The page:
Forget Troy Bolton — because you'll never be able to look at Zac Efron the same way ever again. The first trailer for Efron's Ted Bundy movie, Extremely Wicked, Shockingly Evil & Vile has dropped, and it shows a brand new, very creepy side of the beloved actor. Set during the late 1960s, the film centers on Efron as Bundy, one of the most notorious serial killers in American history, and single mother Liz Kloepfer (Lily Collins), who is forced to come to terms with the fact that her dream boyfriend might really be an actual monster.
Bundy confessed to killing 30 women — though the actual number of his victims is reportedly estimated by some to be much higher — often using his supposed good looks and charm to convince women that he needed assistance, only to kidnap, torture, and murder them. He is known to have revisited the corpses of his victims after the murders to sexually abuse them and in at least 12 cases, he cut off his victims' heads and kept them as souvenirs. Bundy escaped custody twice while awaiting murder charges (at least one attempt is referenced at the end of the trailer, with Efron hopping out of a window and running away from a prison) and managed to commit even more murders while he was on the run.
Though the trailer showcases Efron's performance as Bundy, highlighting everything from the killer's terrifying, dark-eyed stare to his decision to represent himself in court, Extremely Wicked, Shockingly Evil and Vile primarily presents itself as the story of Bundy's ex-girlfriend, Liz, whose suspicions of Bundy ultimately helped lead to his capture. "Did you do these things?" Collins demands the end of the clip, with Efron's character strongly maintaining his innocence.
In the trailer, Collins' Liz explains the way that Bundy was able to charm the people in his life, telling a friend, "When I feel his love, I feel like I'm on top of the world."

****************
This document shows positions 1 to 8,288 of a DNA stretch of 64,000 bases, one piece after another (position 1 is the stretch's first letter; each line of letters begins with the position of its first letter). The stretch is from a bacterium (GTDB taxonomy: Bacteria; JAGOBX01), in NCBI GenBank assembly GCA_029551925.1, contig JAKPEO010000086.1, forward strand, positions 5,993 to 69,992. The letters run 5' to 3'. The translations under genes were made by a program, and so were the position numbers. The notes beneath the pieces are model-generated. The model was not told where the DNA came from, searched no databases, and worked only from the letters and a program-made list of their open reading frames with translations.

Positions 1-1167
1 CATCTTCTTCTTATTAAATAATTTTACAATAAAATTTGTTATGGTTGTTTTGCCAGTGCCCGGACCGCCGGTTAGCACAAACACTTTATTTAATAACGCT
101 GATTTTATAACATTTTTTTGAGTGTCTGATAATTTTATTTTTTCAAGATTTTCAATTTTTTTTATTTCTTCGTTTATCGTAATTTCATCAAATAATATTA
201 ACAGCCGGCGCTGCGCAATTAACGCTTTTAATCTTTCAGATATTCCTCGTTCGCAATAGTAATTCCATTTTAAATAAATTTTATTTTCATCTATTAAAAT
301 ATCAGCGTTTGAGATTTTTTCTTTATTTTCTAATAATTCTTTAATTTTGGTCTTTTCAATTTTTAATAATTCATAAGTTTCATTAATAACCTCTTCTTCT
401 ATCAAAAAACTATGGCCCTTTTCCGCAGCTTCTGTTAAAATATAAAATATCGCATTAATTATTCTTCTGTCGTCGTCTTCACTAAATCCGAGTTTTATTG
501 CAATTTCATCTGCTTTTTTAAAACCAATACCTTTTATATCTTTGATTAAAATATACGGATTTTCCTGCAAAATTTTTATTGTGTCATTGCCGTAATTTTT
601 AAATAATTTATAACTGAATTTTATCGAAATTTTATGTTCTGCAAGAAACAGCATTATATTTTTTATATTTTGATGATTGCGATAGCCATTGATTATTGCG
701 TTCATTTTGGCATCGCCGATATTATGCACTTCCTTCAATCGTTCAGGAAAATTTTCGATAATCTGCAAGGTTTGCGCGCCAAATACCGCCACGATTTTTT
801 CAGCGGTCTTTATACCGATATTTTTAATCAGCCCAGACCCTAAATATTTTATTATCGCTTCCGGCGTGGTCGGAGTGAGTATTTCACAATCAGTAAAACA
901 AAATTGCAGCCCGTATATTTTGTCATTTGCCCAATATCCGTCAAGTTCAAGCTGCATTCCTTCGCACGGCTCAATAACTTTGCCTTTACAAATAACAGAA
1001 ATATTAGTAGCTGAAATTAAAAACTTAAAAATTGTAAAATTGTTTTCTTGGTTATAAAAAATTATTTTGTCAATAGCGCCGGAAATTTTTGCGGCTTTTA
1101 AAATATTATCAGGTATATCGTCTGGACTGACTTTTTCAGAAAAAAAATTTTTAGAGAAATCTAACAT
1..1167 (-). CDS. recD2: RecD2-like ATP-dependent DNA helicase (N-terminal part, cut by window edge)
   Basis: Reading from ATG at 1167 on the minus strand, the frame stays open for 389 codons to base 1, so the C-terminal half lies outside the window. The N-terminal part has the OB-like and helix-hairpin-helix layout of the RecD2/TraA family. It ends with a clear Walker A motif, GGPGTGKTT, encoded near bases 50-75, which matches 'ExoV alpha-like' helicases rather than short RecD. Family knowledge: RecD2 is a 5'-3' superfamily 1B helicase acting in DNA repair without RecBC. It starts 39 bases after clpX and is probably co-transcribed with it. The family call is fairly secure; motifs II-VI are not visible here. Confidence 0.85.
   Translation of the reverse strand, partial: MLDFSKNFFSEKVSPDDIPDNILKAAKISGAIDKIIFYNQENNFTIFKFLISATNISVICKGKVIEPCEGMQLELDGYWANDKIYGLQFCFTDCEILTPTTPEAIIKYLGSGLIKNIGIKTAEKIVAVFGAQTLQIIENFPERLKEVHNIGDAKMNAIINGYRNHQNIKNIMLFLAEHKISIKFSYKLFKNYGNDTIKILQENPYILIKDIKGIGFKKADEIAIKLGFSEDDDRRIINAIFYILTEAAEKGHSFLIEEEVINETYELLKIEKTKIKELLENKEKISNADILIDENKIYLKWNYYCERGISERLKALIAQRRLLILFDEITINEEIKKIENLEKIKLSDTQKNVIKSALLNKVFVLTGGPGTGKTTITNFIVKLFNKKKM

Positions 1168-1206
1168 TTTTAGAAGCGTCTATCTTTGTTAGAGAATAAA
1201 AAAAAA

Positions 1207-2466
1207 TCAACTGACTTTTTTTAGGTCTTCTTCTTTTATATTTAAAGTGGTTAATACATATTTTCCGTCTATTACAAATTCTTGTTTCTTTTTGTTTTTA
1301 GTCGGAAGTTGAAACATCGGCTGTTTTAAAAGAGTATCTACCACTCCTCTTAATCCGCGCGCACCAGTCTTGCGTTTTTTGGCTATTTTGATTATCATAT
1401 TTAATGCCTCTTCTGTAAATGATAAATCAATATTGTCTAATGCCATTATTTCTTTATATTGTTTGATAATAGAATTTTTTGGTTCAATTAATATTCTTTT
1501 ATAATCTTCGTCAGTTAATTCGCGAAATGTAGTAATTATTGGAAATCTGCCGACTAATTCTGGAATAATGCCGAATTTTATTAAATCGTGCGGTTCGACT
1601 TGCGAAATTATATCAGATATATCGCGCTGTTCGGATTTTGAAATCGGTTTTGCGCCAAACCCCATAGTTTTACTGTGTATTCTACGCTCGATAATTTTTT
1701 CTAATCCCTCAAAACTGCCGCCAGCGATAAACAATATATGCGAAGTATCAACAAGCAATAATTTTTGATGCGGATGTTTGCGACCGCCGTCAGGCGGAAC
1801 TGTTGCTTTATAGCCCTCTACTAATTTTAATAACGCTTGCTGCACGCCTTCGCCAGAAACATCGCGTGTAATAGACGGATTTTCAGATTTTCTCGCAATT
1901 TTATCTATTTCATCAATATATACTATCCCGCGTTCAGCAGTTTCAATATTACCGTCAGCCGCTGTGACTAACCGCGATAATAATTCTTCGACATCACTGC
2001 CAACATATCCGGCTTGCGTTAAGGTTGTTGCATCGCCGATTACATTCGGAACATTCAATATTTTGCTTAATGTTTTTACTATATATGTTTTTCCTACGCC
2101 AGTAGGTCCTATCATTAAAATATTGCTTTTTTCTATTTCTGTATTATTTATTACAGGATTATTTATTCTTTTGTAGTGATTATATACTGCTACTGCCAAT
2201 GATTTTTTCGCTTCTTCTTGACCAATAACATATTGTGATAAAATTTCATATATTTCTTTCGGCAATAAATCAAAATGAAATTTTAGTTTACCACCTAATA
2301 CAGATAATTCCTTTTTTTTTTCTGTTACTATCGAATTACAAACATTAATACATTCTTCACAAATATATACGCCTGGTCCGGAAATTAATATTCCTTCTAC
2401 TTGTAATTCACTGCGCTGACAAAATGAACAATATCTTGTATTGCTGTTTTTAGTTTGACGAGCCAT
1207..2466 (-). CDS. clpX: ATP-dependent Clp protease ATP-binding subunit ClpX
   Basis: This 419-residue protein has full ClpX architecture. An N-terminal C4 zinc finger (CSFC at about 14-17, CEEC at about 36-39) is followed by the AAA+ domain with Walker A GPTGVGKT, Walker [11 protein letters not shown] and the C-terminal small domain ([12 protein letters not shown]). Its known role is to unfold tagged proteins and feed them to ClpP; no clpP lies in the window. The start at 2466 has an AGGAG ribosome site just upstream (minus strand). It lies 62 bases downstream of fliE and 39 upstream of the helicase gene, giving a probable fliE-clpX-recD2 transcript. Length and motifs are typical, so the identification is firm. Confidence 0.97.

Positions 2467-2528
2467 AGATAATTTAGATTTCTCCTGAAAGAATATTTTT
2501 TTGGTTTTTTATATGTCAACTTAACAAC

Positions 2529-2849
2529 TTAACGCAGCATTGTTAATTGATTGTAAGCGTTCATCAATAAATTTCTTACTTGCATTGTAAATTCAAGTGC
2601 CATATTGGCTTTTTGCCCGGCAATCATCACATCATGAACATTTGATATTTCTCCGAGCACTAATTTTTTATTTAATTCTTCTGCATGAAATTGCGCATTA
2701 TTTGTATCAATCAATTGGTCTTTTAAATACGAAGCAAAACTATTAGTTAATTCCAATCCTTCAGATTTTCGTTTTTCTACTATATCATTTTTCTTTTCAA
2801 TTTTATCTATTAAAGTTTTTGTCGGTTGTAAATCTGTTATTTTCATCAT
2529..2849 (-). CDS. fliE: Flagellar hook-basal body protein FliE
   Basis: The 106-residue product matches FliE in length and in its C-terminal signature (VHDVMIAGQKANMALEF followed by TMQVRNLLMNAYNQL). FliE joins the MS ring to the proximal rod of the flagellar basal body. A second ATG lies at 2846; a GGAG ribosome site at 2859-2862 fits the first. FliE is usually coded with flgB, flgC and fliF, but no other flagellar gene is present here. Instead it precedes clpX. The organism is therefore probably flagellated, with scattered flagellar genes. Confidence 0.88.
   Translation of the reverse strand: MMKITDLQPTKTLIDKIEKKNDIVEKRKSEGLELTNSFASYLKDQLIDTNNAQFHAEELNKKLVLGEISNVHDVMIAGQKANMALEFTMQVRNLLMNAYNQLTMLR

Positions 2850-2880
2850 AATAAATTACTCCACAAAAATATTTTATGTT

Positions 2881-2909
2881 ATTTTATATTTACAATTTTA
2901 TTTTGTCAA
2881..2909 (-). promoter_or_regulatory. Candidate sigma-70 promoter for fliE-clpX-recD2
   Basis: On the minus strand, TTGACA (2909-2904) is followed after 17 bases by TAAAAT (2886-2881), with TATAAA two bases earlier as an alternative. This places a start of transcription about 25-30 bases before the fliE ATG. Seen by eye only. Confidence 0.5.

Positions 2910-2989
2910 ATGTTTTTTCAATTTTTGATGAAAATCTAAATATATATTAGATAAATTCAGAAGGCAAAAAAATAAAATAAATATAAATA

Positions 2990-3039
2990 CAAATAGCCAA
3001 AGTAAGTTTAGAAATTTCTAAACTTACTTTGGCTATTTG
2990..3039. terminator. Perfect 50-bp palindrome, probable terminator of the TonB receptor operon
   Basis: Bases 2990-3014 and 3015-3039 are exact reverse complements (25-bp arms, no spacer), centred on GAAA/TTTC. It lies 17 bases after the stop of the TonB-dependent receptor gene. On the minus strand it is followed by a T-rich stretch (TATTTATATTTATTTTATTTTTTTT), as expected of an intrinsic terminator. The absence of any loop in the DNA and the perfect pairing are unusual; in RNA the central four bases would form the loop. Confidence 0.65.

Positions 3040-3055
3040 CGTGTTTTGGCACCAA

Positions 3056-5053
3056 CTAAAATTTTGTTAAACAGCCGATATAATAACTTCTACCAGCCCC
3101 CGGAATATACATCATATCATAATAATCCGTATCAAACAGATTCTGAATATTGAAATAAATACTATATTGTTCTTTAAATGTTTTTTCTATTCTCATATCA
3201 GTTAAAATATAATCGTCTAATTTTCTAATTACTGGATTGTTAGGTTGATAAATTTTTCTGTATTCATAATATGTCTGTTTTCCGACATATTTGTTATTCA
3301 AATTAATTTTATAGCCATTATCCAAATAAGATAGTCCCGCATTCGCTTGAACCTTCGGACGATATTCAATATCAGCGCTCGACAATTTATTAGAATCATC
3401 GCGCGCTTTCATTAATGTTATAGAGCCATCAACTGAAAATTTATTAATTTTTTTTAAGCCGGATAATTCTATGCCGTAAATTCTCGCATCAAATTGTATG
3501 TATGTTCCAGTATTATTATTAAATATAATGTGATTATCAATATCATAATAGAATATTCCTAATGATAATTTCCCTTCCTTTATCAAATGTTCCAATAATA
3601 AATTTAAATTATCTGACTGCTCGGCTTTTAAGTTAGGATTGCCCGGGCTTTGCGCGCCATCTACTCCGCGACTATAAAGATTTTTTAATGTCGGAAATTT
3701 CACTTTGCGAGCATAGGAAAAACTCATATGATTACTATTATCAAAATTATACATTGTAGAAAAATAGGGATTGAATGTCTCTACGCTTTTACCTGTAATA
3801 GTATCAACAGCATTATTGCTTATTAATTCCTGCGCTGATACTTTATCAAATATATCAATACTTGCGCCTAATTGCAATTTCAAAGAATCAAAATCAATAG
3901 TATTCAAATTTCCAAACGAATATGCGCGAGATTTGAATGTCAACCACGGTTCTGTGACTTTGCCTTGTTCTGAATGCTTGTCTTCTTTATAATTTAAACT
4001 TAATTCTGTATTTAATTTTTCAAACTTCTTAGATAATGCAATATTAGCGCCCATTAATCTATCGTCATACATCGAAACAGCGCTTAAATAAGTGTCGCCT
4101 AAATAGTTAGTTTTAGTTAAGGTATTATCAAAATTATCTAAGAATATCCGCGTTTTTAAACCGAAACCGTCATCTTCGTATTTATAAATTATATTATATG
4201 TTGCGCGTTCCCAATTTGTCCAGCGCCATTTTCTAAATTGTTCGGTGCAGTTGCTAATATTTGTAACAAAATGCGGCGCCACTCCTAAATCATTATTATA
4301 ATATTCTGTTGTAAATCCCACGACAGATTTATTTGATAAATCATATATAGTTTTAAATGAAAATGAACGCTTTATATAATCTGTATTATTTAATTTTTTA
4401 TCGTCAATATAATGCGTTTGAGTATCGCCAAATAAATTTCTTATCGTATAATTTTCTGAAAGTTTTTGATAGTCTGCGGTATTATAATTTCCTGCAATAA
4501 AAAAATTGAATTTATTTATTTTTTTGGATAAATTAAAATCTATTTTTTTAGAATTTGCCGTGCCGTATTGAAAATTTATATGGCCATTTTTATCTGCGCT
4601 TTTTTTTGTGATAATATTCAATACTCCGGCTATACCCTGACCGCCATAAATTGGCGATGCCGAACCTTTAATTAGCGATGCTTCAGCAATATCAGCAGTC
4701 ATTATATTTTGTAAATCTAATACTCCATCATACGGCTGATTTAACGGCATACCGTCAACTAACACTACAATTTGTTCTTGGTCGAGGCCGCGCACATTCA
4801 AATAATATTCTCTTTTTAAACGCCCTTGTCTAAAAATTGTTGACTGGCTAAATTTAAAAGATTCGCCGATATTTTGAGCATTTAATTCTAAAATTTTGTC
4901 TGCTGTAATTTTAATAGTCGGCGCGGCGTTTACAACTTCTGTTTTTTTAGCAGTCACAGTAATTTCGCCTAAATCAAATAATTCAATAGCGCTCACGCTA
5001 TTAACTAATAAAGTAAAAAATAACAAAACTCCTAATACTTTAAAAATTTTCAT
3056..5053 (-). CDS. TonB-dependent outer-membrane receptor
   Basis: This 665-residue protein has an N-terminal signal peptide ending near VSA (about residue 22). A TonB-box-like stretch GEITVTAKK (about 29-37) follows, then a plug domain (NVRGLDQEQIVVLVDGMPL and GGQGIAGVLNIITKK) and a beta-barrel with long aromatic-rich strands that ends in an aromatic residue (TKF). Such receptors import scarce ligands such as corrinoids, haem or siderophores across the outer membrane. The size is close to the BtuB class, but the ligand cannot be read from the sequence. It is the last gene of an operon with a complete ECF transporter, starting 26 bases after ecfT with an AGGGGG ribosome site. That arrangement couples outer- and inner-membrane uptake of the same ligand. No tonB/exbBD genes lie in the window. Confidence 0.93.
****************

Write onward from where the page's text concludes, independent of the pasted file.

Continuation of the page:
Of course, that quickly comes crumbling down when Bundy is arrested on murder charges. And though she doesn't want to believe that her boyfriend could be capable of such horror, at some point, the fact that the accusations were "in all of the papers," becomes too much for her to ignore.
"How did his name get on that suspect list?" Liz's friend asks, while the trailer shows a brutal shot of Efron swinging a crowbar at one of his unsuspecting victims.
In real life, single mother Kloepfer met Bundy at a bar in Washington state, and the pair dated for six years before he was arrested on murder charges. In fact, the couple were so close that Kloepfer was the first person that Bundy called when he was in jail in Florida, which is also depicted in the trailer for Extremely Wicked, Shockingly Evil and Vile.
It might seem strange to see the fervor of support that Efron's Bundy receives in the film's trailer, but in reality, many people in the killer's life were completely unaware of his crimes, including Kloepfer herself. "He told me that he was sick and he was consumed by something that he didn't understand," Kloepfer recounted of a 1978 conversation with Bundy in the Netflix series Conversations with a Killer: The Ted Bundy Tapes. "He just couldn't contain it ... he was preoccupied with this force."
According to The News Tribune, Kloepfer also wrote in her memoir, which was published after Bundy's death in 1981, that his frequent disappearances aroused some suspicions in her. "Ted went out a lot in the middle of the night. And I didn’t know where he went. Then he napped during the day. And I found things, things I couldn’t understand," she wrote.
While Efron's performance is certainly the most attention-grabbing part of the Extremely Wicked, Shockingly Evil and Vile trailer, the film's ultimate focus on Kloepfer's story provides new insight into the life of one of the most deadly serial killers in history. And, even more importantly, it helps to give the women in his life more agency and significance in the face of horror.